Daily coverage of Apple’s WWDC 2019 conference, by John Sundell.

A Swift by Sundell spin-off.

Developer interview: Antoine van der Lee gives his top tips on getting the most out of attending WWDC

Welcome to the third WWDC by Sundell developer interview, a mini-podcast and article series in which we hear from some of my friends from around the Apple developer community — about their thoughts, hopes and dreams for WWDC.

Today, I’m talking to Antoine van der Lee, who is an iOS developer at WeTransfer. He’s also a fellow weekly blogger, writing articles over at SwiftLee — and he’s somewhat of a WWDC veteran.

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John: This year, you’re going to WWDC for the fifth year in a row. This might sound like an obvious question, but what is it about WWDC that excites you to return to it so often, and also — did you hack the lottery so that you’ll always win? [laughs]

Antoine: [laughs] It’s funny that you mention that, because a lot of my friends have asked me the same thing. So I want to get that out of the way directly — I didn’t hack the lottery at all.

John: You won by fair and square luck.

Antoine: Yeah, I think so. To be fair, one year I went to AltConf instead, just to check out how it would be to be there instead of WWDC. So it’s actually my forth time at WWDC itself. But yeah, it’s a full week of everything I love — it’s like my hobby and my work, coming together with the whole community around it. And the people there, that’s what gets me excited as well. You get to meet many people from around the community — they motivate you, and get you excited to explore even more of iOS development and Swift.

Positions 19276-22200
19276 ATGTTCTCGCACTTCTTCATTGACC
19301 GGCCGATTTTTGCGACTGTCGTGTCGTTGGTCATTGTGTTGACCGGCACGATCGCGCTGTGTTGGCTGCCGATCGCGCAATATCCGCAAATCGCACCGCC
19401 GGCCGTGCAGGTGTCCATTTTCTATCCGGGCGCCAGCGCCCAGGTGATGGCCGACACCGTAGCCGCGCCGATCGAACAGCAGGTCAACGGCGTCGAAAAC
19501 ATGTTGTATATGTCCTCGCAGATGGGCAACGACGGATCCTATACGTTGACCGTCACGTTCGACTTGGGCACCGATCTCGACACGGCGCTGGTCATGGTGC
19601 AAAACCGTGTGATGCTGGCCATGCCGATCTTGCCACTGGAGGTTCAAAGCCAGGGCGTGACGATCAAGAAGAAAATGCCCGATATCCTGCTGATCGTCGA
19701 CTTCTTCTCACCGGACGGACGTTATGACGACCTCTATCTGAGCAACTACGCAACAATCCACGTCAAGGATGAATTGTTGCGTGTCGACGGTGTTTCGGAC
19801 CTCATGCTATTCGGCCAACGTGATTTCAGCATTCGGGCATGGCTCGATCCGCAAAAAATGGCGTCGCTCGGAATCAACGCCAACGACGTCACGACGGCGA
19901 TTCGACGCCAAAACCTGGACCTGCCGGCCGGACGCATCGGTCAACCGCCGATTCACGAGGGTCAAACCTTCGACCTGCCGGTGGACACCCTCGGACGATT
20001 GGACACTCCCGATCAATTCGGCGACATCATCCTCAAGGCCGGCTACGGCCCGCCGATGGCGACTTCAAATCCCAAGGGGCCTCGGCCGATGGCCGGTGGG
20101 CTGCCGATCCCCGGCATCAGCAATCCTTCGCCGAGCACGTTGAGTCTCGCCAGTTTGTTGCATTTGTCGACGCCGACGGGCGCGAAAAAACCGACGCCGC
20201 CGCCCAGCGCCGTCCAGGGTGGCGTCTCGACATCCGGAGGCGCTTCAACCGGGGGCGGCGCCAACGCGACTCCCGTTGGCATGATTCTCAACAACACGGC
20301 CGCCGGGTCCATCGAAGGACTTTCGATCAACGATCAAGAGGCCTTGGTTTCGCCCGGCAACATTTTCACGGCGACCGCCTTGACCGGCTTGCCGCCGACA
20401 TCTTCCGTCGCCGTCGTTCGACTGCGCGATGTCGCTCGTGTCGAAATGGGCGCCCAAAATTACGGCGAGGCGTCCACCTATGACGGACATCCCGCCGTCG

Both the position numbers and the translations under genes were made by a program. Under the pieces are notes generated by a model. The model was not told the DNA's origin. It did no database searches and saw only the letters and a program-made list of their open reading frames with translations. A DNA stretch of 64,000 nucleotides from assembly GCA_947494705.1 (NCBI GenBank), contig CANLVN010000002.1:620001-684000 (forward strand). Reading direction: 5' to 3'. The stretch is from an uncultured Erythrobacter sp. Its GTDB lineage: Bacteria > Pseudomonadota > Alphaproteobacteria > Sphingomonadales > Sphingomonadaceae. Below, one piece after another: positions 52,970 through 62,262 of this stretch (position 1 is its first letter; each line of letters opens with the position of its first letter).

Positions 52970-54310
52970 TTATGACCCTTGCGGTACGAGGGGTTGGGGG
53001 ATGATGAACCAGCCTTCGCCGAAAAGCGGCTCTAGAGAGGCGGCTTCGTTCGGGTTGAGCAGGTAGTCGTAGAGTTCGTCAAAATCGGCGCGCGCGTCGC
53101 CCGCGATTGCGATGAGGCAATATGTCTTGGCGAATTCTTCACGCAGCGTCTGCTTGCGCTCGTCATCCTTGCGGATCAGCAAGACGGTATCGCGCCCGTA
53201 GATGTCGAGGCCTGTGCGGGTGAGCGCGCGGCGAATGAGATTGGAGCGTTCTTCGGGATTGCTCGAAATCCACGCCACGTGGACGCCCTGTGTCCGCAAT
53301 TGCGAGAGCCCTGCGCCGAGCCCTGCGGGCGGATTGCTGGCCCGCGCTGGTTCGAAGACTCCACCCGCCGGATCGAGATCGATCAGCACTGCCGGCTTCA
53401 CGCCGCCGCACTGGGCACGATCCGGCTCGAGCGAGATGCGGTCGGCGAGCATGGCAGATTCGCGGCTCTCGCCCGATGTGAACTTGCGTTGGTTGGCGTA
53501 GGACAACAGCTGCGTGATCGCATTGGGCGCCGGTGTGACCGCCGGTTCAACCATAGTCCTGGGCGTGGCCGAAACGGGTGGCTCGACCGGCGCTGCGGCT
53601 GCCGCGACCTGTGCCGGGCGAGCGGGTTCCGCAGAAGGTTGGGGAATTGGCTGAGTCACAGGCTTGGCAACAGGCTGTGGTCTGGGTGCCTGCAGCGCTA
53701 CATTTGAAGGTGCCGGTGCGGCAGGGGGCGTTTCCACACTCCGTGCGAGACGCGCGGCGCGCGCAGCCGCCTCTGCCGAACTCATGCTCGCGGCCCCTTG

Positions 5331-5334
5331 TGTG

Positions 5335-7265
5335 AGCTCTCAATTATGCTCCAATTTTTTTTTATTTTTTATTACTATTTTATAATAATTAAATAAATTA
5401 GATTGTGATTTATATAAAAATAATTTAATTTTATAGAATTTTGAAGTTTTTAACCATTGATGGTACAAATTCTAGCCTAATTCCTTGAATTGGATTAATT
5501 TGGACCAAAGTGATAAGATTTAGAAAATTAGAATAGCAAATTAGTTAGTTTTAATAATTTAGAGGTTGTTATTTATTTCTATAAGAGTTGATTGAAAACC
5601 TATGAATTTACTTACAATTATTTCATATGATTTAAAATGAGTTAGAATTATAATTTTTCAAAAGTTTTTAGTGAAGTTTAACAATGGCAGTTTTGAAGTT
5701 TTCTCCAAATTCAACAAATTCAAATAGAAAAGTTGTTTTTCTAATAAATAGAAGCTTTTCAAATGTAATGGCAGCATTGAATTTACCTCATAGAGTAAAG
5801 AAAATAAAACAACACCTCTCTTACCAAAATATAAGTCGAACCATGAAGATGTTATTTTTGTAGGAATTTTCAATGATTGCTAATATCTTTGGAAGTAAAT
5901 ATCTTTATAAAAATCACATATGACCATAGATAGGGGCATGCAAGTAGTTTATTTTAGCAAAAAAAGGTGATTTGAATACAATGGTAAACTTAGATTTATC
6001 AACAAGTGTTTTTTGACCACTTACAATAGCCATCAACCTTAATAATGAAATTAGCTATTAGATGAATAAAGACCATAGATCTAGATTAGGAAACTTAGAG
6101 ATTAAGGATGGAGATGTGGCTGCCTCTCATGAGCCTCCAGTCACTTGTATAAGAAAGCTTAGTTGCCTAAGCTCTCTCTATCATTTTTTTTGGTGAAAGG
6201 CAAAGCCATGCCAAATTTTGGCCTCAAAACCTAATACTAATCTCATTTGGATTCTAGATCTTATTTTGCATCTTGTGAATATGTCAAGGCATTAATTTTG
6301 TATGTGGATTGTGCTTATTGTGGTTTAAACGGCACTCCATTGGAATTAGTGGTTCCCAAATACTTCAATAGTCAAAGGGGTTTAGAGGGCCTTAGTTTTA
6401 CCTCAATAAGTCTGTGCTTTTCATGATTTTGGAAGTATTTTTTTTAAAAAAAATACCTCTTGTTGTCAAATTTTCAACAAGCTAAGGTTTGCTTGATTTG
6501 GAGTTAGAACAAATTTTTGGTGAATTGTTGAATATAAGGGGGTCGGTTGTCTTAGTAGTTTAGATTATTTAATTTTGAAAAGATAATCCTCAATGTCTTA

So yeah, even after those first years, I still had the motivation to come back. Although you can watch the sessions at home — being there makes you explore more, watch more of those sessions — and you get to meet a lot people you wouldn’t have met if you would’ve stayed at home. And I have to say, I’m also lucky that the companies I’ve worked for were all able to get me there — because obviously I couldn’t have paid for myself every year.

John: Yeah, it’s quite a huge expense. But, it can definitely be worth it, for that angle that you bring up — to go there to meet all the people, and to have that dedicated week for learning.

Antoine: Totally, that makes me so excited to go there again every year. But I do think that maybe I’ll skip a year next year and give some other people the chance to go there as well.